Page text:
Krishna Shah

ORCID Identifier(s)


Graduation Semester and Year




Document Type


Degree Name

Doctor of Philosophy in Mechanical Engineering


Mechanical and Aerospace Engineering

First Advisor

Ankur Jain


Heat transfer is of significant importance in energy conversion and storage devices such as Lithium-ion batteries for its safe operation and performance. Li-ion batteries are considered to be the state of the art among the energy storage devices due to their very high energy density and high power density. However, the safety of Li-ion batteries has become a concern in light of recent incidents, where there have been catastrophic events reported due to overheating of large battery packs. It is imperative to fully understand the nature of thermal transport in Li-ion cells. However, this has not been explored in detail yet. Recent findings have suggested very large thermal conductivity anisotropy in cylindrical Li-ion batteries. In order to make accurate predictions of thermal behavior of the Li-ion cell, it is very important for thermal models to account for such a high degree of anisotropy. In the present work, analytical steady state and transient thermal models have been developed for a cylindrical Li-ion cell. These models can be used as a tool to optimize design parameters and provide directions for further research in improving heat transfer inside a cell for improved safety. A key conclusion from this thermal modeling work is the presence of a very large temperature gradient inside the battery, which indicates poor heat transfer from the core to the surface of a cell, even if cooled aggressively at the surface. This can be explained by a thermal resistor model where the radial conduction resistance is shown to be the rate limiting factor in heat dissipation. From the thermal modeling work, it appears that the heat from the core of the cell isn’t being effectively transferred to the surface. This can be due to the large thermal resistance offered by the battery material which the heat has to propagate through. If an axial fluidic channel is provided through the core of the cell, it can significantly improve heat removal from the core of the cell. Fluid flow through an annular channel is a promising strategy for cooling a Li-ion cell. A simplified analytical model is developed to understand this in detail. The model predicts temperature rise inside a cell as a function of average convective heat transfer coefficient over the channel surface and the size of the channel. Gain in terms of higher charge/discharge rate due to the effective cooling is also estimated. Reduction in temperature rise or increase in power density is also compared against the reduction in energy density as a function of channel size. A related fundamental problem of conjugate heat transfer is solved. A classical example of such a problem is flow in a thick tube, which is similar to the problem of the proposed design of a Li-ion battery with an axial fluidic channel. A framework is proposed to solve conjugate heat transfer problem and is demonstrated by solving a couple of commonly occurring conjugate heat transfer problems in reality. The method is validated with a well validated past model and finite element solver. Experimental demonstration of the conceptual design of a Li-ion cell with an annular channel has been done on a thermal test cell. Various cooling strategies, active as well as passive, have been implemented, evaluated and compared. Active cooling is demonstrated by passing air through the channel in the thermal test cell. For passive cooling, a heat pipe/copper rod is inserted in the channel with the tip protruding outside the cell. The results from this work show effectiveness of internal cooling of a Li-ion cell over convectional external cooling . Thermal runaway leads to catastrophic events in energy storage devices with high energy density, such as a pack of Li-ion cells. An experimentally validated thermal model is developed to capture the nonlinear nature of heat generation in a Li-ion cell due to the temperature dependent behavior of exothermic electrochemical reactions. The thermal modeling effort lead to the discovery of a non-dimensional number named as Thermal Runaway Number (TRN) which can help predict onset of thermal runaway and determine thermal stability of a Li-ion cell. This analysis can prove to be crucial to better understand thermal runaway phenomena in Li-ion batteries. Further, thermal modeling to compute temperature in Li-ion cell with temperature dependent heat generation has also been developed. The model has been experimentally validated by simulating temperature dependent heat generation for different values of heat generation parameters. Effect of heat transfer parameters on temperature has also been analyzed.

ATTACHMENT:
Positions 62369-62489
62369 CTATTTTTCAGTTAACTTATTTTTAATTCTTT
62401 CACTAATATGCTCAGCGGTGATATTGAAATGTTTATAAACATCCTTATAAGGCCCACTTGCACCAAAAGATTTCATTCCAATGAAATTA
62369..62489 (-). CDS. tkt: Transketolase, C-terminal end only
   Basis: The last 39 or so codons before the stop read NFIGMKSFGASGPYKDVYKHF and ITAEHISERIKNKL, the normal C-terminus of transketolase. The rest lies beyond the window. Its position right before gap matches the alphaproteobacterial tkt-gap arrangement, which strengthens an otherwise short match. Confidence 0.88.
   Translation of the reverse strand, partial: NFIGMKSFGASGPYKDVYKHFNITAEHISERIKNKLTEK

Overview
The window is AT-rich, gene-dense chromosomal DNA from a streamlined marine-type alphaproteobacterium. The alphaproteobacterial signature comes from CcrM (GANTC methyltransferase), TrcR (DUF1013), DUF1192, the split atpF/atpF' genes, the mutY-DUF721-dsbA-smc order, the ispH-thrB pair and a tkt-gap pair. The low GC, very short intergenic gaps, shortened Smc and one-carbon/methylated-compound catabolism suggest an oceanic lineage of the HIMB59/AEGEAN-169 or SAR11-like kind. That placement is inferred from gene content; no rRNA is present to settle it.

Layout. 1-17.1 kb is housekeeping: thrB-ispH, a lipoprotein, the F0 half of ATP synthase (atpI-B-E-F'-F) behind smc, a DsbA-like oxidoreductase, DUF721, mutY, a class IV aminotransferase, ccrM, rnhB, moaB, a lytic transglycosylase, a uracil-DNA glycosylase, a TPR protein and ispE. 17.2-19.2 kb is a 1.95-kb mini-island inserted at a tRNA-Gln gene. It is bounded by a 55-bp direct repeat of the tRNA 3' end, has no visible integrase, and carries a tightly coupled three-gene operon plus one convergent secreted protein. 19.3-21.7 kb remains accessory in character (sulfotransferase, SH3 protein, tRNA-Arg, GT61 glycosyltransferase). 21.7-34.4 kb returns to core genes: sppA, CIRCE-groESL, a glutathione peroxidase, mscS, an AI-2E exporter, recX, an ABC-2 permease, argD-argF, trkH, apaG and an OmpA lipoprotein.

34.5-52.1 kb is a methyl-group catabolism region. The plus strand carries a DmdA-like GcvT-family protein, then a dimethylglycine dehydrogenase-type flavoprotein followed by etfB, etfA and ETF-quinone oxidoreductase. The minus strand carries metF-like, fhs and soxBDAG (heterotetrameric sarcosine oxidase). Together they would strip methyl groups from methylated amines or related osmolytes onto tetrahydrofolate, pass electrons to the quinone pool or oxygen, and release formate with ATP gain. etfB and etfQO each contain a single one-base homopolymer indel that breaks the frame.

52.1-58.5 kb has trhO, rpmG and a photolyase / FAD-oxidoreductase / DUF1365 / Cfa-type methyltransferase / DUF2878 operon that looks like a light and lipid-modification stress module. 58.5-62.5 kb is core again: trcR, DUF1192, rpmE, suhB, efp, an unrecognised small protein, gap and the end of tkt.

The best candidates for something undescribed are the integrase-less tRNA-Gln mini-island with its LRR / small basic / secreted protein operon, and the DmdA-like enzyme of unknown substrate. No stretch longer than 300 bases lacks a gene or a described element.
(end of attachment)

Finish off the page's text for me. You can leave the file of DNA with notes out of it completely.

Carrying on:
Lithium-ion battery, Energy storage, Thermal modeling, Thermal runaway, Thermal management, Analytical model


Aerospace Engineering | Engineering | Mechanical Engineering


Degree granted by The University of Texas at Arlington